Album Review: Robin Thicke – Paula

reviews Robin Thicke’s apology album, which might just warrant an apology of its own


‘Paula’ may not contain the same brand of bare-arsed, I-know-you-want-it misogyny of ‘Blurred Lines’, but if anything Robin Thicke’s latest album is worse. Gone now are Thicke’s groping tendencies and his typically brash façade, stripped away by his estranged wife, the actress Paula Patton, who he broke up with in February and named this record after. In their place are these 14 laughable tracks in which he navigates the incomprehensible notion of a woman not only having a mind of her own, but one who would actively choose to not be in a relationship with Robin Thicke.

Thicke opens with some weak Hispanic flavouring in ‘You’re My Fantasy’, where the moping commences with nearly six minutes of breathy grovelling. He even falsettos, ‘please, please, please, please, please, please’, but Paula isn’t having any of it. In ‘Get Her Back’, Robin laments: ‘I should have kissed you longer / I should have held you stronger’, in a tonally misfiring croon that sounds vaguely threatening when you think about it.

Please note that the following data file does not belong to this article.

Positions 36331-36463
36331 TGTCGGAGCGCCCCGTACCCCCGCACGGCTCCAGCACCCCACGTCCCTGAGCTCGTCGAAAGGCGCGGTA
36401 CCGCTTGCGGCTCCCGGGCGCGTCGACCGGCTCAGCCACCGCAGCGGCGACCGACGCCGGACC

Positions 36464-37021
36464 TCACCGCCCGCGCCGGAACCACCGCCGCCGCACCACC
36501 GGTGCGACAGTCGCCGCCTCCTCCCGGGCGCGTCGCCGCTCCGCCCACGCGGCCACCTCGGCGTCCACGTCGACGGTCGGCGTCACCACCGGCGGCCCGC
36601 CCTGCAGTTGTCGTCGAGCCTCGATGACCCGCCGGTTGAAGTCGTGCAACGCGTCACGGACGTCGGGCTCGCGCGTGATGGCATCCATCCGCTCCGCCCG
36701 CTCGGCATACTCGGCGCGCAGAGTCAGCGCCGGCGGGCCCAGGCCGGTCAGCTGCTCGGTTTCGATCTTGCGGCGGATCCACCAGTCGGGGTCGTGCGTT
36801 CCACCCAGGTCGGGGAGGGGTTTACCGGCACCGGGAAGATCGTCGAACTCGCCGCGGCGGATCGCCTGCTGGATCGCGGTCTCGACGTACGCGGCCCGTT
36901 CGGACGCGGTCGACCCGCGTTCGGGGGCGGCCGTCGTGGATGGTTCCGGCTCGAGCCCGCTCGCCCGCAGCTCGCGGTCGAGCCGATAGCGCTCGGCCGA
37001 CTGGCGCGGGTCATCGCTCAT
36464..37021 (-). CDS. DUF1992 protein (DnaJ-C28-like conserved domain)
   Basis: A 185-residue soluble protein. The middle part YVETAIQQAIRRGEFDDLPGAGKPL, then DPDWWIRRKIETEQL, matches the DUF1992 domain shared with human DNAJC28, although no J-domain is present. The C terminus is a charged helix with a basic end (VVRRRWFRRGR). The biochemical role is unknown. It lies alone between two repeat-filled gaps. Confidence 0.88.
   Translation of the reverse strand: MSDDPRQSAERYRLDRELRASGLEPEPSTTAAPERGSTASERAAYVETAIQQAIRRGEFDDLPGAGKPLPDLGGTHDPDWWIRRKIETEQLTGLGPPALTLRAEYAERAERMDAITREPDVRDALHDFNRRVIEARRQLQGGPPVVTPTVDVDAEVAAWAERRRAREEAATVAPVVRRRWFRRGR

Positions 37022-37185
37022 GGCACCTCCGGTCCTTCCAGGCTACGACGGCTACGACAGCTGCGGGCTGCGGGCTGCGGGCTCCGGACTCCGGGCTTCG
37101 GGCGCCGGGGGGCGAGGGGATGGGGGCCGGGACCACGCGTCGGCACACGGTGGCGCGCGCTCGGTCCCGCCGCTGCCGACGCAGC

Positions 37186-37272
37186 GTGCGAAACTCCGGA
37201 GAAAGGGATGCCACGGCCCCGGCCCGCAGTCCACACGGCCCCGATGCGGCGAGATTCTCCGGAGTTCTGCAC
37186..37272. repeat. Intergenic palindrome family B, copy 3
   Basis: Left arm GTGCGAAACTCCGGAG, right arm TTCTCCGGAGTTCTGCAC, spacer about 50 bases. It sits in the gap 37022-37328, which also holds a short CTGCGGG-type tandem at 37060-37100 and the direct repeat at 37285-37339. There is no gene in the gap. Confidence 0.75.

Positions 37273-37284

The hymning carries into ‘Still Madly Crazy’, where Thicke watches the birds and thinks about Paula some more to the plink-plonk of minor key piano. At this point some imagery is deployed: Thicke is ‘in chains in the rain’, so we know he’s getting serious – and we’re only at track three.

‘Lock the Door’ drags in a backing choir for some faux-soul warbling about a metaphorical door which Paula has now locked Robin out of. In the next track ‘Whatever I Want’, from behind this portal of rejection, Thicke sagaciously deems it acceptable that Paula can do whatever she wants – as long as she doesn’t ditch him, of course.

From here the album fades into a transparent whiny mess which you can only hope is just a poorly judged marketing ploy. There’s a flash of intrigue in the James Brown pastiche ‘Living in New York City’, but we’re soon drowned in Paula-themed love-elegies like ‘Love Can Grow Back’, ‘Too Little Too Late’ and ‘The Opposite of Me’. The mawkish drudgery is broken up by the higher tempo of the cosmically terrible ‘Tippy Toes’, and Thicke’s unintentional Michael Bublé impression in ‘Time of Your Life’. Somehow these later offerings are the most depressing of the album.

For the sign-off, ‘Forever Love’, Thicke sits back down behind the piano and spews as many slurred clichés as possible about ‘lurve’ before silence mercifully falls. Whatever the idea was behind this blundering apology album, it might just warrant an apology all of its own.

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